HAPPY Chappaquiddick Day! This is the silver anniversary of the most infamous sex-crime-politics scandal in American history.
I assume all of you know what happened 25 years ago today. But maybe not. After all, there are millions of newspaper readers who weren't even born yet that midnight when Sen. Ted Kennedy drove off the Dyke Bridge and into a pond on Chappaquiddick Island with a young woman not his wife, Mary Jo Kopechne, and left her to drown, then tried to cover it all up.
He got off with a short suspended sentence for leaving the scene of an accident -- but it cost him the presidency, or at the very least the Democratic nomination for the presidency.
Senator Kennedy is up for re-election this year, and for the first time in his long career, he's running scared. He has been elected six times, and except for the first time in 1962, he has never gotten less than 61 percent of the vote. Yet he began a campaign advertising blitz this month. He usually doesn't worry about it till October.
He has already raised about double the amount of money for campaign purposes that he did six years ago, and he has enlisted 4,570 campaign workers, 15 times the number of 1988. He is so worried that he even used his televised eulogy to Jacqueline Onassis to get in a campaign plug.
And, yes, Chappaquiddick may be an issue. Mitt Romney, his likely Republican opponent, said last month that if Kennedy keeps using "personal attacks" on him, "I will respond, I will be tough, absolutely!" He said that to newspaper editorial writers, who had asked him specifically if Chappaquiddick would be an issue.
By the way, the personal attack Romney was referring to was Kennedy's making Romney's personal wealth an issue!!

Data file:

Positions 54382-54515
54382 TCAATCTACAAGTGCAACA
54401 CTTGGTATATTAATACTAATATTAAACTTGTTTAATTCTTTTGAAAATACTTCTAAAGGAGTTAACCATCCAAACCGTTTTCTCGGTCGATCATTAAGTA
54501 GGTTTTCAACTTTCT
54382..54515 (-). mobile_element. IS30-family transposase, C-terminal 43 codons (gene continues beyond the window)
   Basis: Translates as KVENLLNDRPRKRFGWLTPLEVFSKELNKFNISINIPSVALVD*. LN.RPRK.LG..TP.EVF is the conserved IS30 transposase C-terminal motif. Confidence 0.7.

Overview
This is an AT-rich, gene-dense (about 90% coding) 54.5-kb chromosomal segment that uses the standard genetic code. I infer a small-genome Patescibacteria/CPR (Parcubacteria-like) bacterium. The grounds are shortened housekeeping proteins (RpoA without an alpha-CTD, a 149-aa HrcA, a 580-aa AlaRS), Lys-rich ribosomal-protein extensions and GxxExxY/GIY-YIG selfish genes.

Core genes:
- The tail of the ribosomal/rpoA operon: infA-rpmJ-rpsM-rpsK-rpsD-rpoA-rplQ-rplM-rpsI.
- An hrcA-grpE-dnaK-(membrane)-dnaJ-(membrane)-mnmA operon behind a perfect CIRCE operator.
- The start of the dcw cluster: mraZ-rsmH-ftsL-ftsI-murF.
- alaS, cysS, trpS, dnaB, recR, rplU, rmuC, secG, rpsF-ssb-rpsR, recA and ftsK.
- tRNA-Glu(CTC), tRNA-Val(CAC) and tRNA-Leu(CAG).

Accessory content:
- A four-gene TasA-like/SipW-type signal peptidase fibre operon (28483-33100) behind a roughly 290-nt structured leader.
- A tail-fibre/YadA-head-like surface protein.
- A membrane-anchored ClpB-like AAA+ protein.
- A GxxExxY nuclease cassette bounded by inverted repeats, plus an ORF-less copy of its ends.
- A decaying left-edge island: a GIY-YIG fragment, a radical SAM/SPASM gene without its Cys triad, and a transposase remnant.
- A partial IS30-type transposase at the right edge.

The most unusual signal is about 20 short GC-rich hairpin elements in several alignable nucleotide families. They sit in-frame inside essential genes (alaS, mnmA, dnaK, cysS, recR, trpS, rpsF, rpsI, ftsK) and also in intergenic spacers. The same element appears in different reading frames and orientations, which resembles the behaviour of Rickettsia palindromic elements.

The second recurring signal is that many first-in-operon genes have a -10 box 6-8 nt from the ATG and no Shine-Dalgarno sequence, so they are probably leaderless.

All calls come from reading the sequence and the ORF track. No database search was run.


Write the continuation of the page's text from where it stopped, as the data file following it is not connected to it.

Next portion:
Perhaps greater threats to Kennedy than Chappaquiddick are his age and his seniority. Not only are there a lot of newspaper readers who weren't born before Chappaquiddick Day, there are a lot of Massachusetts voters who weren't.
When Senator Kennedy delivered the commencement address at Mt. Wachusett Community College in Massachusetts recently, a student, said to a reporter, "Kennedy. He's in the state house, right?" And another said: "That old guy's been in the Senate longer than I've been alive. I mean, in a democratic society, a president's limited to two terms. But Kennedy's been in there for 30 years. I mean, like all his life."
About half his life, actually. To be precise, he's 63 years, four months, 23 days old, and he's been in there for 31 years, eight months, 11 days. He set a new longevity record for Massachusetts senators last week.
He's proud of that, and would like to be known only for his career, but he will always be the senator from Chappaquiddick. Dyke Bridge is abandoned and off the beaten path, but during the summer about 50 tourists a day come take a look.